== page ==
'Just paint the bathrooms': The leadership lesson a Fortune 500 exec swears by to keep her team engaged

'Just paint the bathrooms': The leadership lesson a Fortune 500 exec swears by to keep her team engaged
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'Just paint the bathrooms': The leadership lesson a Fortune 500 exec swears by to keep her team engaged
Joyce Mullen.Joyce Mullen
  • Joyce Mullen is the president of North America at Fortune 500 IT company Insight Enterprises.
  • Her best leadership advice is to demonstrate to your team that you care about their wellbeing.
  • She's adapted this advice over time by listening to employees and finding operational efficiencies.

Sometimes, the best leadership advice comes from the most surprising places.


That's certainly been true for Joyce Mullen, now president of North America at Fortune 500 IT company Insight Enterprises and formerly one of the longest tenured executives at Dell Technologies. She told Insider one of the most valuable lessons she's learned came from a United Auto Workers plant manager early in her career.

It was one of her first days on the job as a plant manager, and Mullen was feeling out of her element. "I said to the other plant manager, 'What should I do? I don't know anything about manufacturing,' and he replied, 'Just paint the bathrooms, Joyce,'" Mullen said.

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Mullen was certainly perplexed by the suggestion, but decided to go ahead and give the restrooms a fresh coat. As she did, she realized that the advice wasn't about the bathroom walls at all - it was about finding ways to demonstrate to the team that she cared about their wellbeing, thereby making them more engaged and more equipped to do their best work.

"If you show that you will spend money to make their environment better, they'll know that you are not just trying to figure out how to squeeze every dime out of them, and they're going to appreciate that," she said.


Of course, now we're living in a world where office perks have become increasingly passé - or where there's no office at all. Here are some of the ways Mullen has adapted this advice over the course of her career to ensure she's taking care of employees in truly meaningful ways.

Start by listening, then follow through

So many decisions about employee benefits are made from on high (or from looking at what other companies are doing), but Mullen said the best way to figure out how to make your employees feel valued is to ask them - and really listen.

"Figure out what is making their job hard, what is making it so they don't feel important, what issues are getting in their way from having a great day," she said.

One way to do this is by giving your team surveys about how you could make their work and lives better - but Mullen said those aren't really effective unless you make sure to follow up with action.

"No one wants to waste their time, so if they're going to take the time to tell you what they need, then you have to tell them what you're doing with that information," Mullen said. She suggested keeping the dialogue going by planning a follow-up meeting or survey to see if the changes have helped.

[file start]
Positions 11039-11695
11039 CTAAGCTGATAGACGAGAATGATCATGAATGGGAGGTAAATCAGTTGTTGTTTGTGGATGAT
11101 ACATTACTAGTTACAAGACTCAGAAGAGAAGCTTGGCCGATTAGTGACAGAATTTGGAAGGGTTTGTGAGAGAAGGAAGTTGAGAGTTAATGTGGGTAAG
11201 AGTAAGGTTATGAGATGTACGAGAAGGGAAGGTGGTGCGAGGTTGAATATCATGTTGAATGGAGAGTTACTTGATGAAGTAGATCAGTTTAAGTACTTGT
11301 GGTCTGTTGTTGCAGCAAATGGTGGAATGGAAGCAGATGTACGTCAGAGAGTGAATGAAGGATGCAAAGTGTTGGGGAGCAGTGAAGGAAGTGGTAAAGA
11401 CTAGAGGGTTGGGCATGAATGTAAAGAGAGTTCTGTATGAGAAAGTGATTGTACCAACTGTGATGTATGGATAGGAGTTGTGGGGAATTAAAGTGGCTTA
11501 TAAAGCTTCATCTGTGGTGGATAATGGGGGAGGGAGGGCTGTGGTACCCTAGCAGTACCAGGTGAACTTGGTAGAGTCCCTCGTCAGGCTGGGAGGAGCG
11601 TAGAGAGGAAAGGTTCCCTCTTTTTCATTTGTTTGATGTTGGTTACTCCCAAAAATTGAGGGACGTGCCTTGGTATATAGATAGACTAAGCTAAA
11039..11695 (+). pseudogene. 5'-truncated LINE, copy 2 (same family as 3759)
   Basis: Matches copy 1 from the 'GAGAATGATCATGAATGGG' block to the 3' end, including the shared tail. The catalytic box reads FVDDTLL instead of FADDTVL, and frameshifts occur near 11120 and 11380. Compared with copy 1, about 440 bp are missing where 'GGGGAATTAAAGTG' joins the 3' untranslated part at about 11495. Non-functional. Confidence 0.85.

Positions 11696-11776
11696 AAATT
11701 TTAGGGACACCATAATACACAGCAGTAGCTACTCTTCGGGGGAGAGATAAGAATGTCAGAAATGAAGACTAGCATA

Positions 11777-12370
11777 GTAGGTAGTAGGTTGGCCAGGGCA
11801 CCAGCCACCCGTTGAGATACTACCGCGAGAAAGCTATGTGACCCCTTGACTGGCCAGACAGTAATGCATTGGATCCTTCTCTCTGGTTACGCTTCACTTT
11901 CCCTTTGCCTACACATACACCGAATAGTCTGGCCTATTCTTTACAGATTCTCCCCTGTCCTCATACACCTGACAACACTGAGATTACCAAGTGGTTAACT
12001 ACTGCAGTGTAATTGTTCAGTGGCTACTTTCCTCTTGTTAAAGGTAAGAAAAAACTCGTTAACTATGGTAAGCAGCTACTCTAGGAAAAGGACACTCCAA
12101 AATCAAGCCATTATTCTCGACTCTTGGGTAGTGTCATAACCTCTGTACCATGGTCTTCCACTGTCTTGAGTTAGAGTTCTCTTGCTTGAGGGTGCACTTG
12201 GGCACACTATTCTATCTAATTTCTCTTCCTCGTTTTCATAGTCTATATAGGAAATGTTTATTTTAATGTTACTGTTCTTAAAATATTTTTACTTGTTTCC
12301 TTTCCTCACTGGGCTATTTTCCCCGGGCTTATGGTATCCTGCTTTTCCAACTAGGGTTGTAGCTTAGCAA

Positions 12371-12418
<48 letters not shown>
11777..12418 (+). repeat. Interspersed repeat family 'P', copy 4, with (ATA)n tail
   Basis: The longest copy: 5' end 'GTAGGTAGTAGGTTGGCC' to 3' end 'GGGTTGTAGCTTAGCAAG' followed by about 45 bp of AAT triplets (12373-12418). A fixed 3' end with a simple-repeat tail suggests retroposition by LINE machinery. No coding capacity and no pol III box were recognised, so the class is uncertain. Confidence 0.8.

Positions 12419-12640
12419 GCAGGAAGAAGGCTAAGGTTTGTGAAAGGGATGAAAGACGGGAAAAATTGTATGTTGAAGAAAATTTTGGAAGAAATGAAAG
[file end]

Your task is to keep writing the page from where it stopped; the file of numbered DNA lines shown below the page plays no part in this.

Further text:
The other way to find opportunities to better support your team is by getting in their shoes: Shadow them or have them walk you through their days, specifically the challenges they face. Then you can really see firsthand where you could step in and be supportive.

Find efficiencies that help everyone

Mullen thinks one of the most overlooked ways to keep employees engaged is actually great for your business, too: finding operational efficiencies.

"At the end of the day, when it comes to a person's job, there are a bunch of things that are really frustrating," Mullen said, pointing to an example of a sales organization she worked with where teammates had to log into 27 different tools over the course of the day.

By putting in the time - and maybe the money - to remove those frustrations, you achieve a few things that are very powerful for employee morale. Not only do you make it easier for your employees to get their work done, you show that you're willing to invest in helping them do their best work and generally create a more enjoyable (and less annoying) work environment.

"Try to figure out how to speed things up for them, make it more efficient, make it easier for them to deliver a better result," Mullen said. "And those are things like adding new tools or figuring out how to change a process so that they don't have to get seven approvals to get things done."


Don't try one-size-fits-all benefits

Ultimately, the biggest mistake Mullen thinks leaders make when trying to figure out how to make their team feel valued is doling out the same solution for everyone. "At the end of the day, you've got to tailor your programs and your focus to make sure you're doing things that are most valuable to whatever teammates you've got," she said.

While Mullen has noticed a generational divide here - with her Gen Z son being most motivated by clear professional development opportunities, whereas her Gen Y daughter feels more valued when she has flexibility at work - Mullen thinks the more granular you can get, the better.

This could mean going so far as working with individual teammates to figure out how you can best help them with their workdays, their after-work time, and even their life goals.

"I've had teammates who say, 'My goal is to be a peanut farmer.' While that's not consistent with a tech career, we can work together to figure out what they need to be a great peanut farmer and how we can line up those goals and objectives with the company's - because when you do that, the magic happens," she said.